Pharmacy Benefit Managers Regulations, Rutledge Decision and 8th Circuit
As our colleagues predicted, the Supreme Court decision in Rutledge v. Pharmaceutical Care Management Association (PCMA) encouraged state efforts to expand the regulation of pharmacy benefit managers (PBMs) and related practices. And as expected, this year has already seen a series of aggressive state laws aimed at expanding regulation in this area.
To quickly recap, in Rutledge, the Supreme Court ruled that the Employee Retirement Income Security Act of 1974 (ERISA) did not preempt an Arkansas law regulating reimbursement levels paid by PBMs to pharmacies. In its opinion, the Court distinguished between state PBM laws that “inappropriately govern[ ] a central issue of plan administration or interfere[ ] with nationally uniform plan administration ”and those that qualitatively“ increase costs or change incentives for ERISA plans without forcing plans to adopt a specific substantial coverage plan ”. But, the court did not provide a clear legal standard for lower courts to apply in subsequent legal challenges regarding other PBM regulations.
So far in 2021, more than 20 states have taken advantage of this season of uncertainty by introducing legislation and enacting rules that not only regulate reimbursement amounts for PBM pharmacies, but also, among other things, affect the makeup of the drug store. network of pharmacies, require the submission of annual price reports. , cap fees charged to pharmacies, expand licensing requirements and prohibit PBMs from influencing information exchanged at the pharmacy counter.
While state efforts to globally regulate PBMs are unlikely to abate on their own once state legislatures convene for their 2022 legislative sessions, the upcoming decision in an Eighth Circuit case recently contested challenging two North Dakota PBM laws could end up putting the kibosh on any further attempts by states to enter the PBM regulatory space at this time.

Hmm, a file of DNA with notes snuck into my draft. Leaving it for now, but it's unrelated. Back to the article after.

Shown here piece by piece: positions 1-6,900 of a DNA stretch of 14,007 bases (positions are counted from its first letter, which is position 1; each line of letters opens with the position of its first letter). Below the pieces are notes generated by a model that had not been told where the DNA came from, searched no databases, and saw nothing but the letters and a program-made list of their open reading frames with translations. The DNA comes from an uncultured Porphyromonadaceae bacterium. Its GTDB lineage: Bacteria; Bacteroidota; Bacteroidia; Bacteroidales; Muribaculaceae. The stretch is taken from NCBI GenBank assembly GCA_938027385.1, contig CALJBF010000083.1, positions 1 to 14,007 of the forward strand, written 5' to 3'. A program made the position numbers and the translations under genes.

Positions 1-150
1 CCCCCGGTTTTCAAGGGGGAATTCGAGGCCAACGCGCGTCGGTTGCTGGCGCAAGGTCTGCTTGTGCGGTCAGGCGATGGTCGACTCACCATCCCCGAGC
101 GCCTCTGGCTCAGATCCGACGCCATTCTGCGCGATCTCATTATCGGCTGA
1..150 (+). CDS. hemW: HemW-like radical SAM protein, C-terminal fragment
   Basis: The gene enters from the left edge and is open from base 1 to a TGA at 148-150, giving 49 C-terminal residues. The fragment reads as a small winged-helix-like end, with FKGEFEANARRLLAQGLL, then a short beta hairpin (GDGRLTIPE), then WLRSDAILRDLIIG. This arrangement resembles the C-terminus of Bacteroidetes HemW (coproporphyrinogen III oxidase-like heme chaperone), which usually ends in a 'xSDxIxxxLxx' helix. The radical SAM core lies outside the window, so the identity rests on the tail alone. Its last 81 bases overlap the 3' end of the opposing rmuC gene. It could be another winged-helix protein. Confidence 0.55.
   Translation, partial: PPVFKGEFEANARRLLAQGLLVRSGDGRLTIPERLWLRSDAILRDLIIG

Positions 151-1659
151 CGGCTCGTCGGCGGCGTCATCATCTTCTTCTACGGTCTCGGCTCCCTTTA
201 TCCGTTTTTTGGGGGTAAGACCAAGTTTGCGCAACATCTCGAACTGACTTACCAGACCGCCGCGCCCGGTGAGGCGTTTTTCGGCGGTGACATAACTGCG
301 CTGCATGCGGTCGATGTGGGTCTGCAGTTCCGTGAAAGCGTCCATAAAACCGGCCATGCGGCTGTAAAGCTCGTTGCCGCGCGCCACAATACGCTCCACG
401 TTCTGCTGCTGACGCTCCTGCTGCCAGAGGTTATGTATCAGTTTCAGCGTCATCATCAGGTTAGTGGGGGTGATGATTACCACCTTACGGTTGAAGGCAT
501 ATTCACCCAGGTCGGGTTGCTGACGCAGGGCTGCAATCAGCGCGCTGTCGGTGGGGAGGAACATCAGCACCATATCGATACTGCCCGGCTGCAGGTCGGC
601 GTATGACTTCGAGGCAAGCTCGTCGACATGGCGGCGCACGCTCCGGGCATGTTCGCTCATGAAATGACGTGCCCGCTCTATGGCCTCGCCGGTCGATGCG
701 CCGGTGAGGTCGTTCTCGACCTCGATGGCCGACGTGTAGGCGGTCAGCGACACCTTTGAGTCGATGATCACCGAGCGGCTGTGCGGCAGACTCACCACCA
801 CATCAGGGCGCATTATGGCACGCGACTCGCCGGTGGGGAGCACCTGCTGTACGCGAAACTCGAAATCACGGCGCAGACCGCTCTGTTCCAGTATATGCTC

PCMA c. Wehbi already landed before the Supreme Court once (as PCMA c. Wilke), but was released and returned to the eighth circuit in light of Rutledge. At issue are two laws in North Dakota that regulate PBM activities that are also regulated by other states, including drug reimbursement and fees. The parties, who presented oral arguments on September 1, took predictable positions: the PCMA has primarily asserted that the laws of North Dakota are preempted by federal law because they have an impermissible “connection” to the ERISA (i.e. they made distinctions with the Arkansas law involved in Rutledge).
As a first impression case in federal courts of appeal since Rutledge, the decision of the Eighth Circuit in Wehbi is certain to have far-reaching implications, regardless of which party prevails. His consideration of the arguments of both parties, which will hopefully be well documented in a published opinion, will inform how the courts apply Rutledge to state the PBM legislation and draw a line between what are and are not considered permitted regulations. But given that a decision is not expected for several months, it remains to be seen whether more states will start or continue to legislate and impose additional regulations on PBMs, or if they will instead hang on to guidance. clearer of the eighth circuit before picking up the pen.
© 1994-2021 Mintz, Levin, Cohn, Ferris, Glovsky and Popeo, PC All rights reserved.Revue nationale de droit, volume XI, number 271